The tradition of the “hard-boiled detective novel” emerged out of the hypocrisy of Prohibition and the hopelessness of the Depression. A new urban crime fighter, surrounded by thugs and gangsters, served as a commentator on murder, greed, and all the seven deadly sins. Not always a professional detective, the protagonist of the “hard-boiled” represented the point of view of different social classes and myriad occupations. Drawing on this classic tradition, the works of “neo-noir” on display change the “hard-boiled” amateur crime fighter into a more subtle antihero who questions the very nature of good and evil. Although scholars have characterized the work of authors such as John D. MacDonald and Elmore Leonard as “thrillers”, the term “neo noir” is more appropriate, since their fiction clearly evokes the tradition of the earlier classic detective story of the 1930s. Mississippi provides the perfect backdrop for these “neo-noir” interpretations of murder.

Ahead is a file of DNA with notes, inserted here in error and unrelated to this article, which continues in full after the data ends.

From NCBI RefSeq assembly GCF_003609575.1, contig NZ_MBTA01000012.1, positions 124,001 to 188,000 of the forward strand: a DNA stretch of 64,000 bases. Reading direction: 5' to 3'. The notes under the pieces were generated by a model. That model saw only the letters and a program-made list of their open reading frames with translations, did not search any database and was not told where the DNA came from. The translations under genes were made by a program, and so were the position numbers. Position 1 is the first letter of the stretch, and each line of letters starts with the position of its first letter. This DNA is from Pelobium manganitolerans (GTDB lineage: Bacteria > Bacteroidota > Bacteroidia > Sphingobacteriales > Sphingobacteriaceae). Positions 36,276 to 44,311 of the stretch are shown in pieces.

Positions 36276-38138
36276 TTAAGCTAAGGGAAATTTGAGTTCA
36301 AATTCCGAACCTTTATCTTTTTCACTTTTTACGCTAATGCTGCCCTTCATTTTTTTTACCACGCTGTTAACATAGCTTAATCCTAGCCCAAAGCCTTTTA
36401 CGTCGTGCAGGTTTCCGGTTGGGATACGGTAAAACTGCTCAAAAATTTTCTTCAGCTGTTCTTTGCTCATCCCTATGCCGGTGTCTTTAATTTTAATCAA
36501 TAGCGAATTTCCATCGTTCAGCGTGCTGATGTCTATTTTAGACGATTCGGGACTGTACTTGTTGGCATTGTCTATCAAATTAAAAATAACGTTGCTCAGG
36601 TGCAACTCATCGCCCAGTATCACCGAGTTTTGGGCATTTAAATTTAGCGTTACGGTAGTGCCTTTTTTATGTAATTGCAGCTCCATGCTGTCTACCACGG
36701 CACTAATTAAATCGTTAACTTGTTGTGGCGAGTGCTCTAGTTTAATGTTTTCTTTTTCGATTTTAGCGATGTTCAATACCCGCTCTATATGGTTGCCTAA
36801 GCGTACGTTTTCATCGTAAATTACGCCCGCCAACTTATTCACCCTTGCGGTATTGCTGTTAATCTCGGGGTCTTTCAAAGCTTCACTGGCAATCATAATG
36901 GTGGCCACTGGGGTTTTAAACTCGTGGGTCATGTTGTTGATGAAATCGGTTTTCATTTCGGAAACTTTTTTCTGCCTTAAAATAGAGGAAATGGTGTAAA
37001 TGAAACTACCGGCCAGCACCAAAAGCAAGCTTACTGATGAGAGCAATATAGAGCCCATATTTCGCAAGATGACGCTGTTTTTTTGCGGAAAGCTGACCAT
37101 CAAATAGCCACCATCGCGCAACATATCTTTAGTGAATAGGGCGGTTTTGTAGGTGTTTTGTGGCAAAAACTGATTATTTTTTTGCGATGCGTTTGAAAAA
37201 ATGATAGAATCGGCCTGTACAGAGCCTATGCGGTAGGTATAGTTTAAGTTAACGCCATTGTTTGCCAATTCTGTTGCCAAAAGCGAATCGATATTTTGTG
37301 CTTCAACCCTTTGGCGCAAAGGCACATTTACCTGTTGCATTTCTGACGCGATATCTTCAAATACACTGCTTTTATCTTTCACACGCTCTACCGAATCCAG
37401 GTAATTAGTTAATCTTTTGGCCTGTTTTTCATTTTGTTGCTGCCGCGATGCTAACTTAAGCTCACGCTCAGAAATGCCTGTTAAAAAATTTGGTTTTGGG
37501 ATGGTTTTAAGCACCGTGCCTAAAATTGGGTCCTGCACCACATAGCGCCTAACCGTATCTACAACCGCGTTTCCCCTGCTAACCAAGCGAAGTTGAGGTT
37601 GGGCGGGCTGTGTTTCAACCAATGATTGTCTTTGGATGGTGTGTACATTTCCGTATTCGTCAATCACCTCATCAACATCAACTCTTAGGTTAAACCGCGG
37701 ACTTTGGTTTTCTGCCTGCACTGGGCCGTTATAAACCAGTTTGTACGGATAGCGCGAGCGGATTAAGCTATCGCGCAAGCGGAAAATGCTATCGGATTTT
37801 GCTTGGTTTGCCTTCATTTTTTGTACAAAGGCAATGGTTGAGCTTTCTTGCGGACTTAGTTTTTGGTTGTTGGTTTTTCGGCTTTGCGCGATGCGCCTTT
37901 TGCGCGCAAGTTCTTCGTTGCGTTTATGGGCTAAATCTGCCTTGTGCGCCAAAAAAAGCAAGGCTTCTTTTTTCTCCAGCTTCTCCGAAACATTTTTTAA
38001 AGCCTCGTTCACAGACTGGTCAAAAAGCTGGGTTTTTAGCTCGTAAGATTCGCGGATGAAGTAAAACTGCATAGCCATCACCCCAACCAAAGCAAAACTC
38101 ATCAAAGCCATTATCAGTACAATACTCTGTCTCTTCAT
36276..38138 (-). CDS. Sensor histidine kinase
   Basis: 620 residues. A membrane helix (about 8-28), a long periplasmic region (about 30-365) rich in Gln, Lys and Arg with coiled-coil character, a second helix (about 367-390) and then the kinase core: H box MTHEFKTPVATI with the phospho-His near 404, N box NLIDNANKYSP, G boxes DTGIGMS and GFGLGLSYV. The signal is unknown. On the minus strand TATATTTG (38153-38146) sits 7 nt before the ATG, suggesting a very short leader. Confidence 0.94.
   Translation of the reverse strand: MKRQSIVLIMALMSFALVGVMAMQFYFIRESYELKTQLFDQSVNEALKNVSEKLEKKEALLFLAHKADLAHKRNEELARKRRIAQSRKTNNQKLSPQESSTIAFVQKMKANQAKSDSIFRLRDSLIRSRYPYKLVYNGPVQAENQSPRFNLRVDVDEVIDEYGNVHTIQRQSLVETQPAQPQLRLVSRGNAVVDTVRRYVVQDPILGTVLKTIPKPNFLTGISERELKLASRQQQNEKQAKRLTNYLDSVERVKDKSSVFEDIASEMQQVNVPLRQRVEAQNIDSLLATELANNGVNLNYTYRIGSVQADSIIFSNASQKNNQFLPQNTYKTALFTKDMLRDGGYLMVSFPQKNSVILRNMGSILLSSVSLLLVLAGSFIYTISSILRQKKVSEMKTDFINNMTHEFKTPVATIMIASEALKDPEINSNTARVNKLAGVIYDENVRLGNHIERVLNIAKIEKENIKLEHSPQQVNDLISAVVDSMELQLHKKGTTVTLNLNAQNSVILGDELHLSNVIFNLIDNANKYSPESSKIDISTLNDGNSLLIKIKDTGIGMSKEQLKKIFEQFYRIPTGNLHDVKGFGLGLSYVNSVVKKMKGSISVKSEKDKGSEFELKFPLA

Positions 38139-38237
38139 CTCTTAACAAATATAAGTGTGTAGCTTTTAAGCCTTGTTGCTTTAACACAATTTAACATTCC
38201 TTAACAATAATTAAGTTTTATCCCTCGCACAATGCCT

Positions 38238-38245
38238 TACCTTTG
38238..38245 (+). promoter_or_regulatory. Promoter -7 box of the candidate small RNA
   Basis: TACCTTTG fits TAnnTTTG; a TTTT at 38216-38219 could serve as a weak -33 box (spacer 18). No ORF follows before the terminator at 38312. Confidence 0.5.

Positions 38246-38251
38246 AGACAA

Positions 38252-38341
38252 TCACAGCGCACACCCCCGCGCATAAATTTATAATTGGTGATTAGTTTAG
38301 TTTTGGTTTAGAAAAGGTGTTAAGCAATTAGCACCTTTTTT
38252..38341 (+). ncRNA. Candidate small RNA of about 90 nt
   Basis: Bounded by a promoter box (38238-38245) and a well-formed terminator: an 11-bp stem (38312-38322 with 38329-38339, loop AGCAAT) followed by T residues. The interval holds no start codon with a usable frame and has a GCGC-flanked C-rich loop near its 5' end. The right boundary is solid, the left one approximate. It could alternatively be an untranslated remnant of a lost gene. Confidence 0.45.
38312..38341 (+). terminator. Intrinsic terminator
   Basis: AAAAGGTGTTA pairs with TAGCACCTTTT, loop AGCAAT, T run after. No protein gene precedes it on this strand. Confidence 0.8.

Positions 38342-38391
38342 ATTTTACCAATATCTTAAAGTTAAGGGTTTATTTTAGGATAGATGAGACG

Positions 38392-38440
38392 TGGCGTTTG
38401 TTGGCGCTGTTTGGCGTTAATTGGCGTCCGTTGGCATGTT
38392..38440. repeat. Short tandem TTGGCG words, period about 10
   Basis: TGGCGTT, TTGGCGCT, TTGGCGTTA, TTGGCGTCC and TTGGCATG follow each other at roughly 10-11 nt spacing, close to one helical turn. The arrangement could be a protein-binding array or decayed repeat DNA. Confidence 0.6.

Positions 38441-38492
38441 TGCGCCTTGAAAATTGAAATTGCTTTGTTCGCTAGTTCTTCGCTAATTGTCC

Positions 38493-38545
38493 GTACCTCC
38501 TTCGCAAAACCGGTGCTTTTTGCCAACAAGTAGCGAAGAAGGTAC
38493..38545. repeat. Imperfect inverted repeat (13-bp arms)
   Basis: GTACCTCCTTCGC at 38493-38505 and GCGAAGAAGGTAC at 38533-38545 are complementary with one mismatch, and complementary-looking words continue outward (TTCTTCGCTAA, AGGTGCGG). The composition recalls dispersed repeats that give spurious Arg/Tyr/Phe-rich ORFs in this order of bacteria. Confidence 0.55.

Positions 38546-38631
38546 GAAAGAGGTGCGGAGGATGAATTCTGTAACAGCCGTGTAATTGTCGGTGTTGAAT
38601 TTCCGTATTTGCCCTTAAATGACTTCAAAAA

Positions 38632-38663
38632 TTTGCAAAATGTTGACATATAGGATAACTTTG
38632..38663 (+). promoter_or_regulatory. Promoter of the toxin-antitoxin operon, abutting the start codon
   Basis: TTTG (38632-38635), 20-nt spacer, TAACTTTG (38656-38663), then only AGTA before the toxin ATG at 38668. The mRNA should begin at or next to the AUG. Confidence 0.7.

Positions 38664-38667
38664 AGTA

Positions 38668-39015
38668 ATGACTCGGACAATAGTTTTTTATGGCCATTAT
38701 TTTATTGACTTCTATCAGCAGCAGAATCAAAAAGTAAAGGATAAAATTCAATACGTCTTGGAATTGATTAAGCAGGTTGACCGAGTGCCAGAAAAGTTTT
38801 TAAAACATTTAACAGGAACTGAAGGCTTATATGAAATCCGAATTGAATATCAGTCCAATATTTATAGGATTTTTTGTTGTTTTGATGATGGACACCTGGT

The forces of good and evil do battle against the backdrop of the blood red Mississippi gulf coast in one of John D. MacDonald’s lesser-known works, Barrier Island. Although best known for his Florida detective series featuring Travis McGee, MacDonald delivers his winning combination of sleaze, greed, shady characters, and womanizing in Barrier. Two men, Tucker Loomis and Wade Rowley come to terms with self-indulgence, extortion, and murder in the fictional Mississippi town of West Bay.
MacDonald began hi pulp fiction, writing over forty novels before finding success with his character Travis McGee. Mystery novel historian William L. DeAndrea describes MacDonald’s typical themes as “business gone bad—crooked deals, misused power and the like.” Barrier Island is no exception to this formula.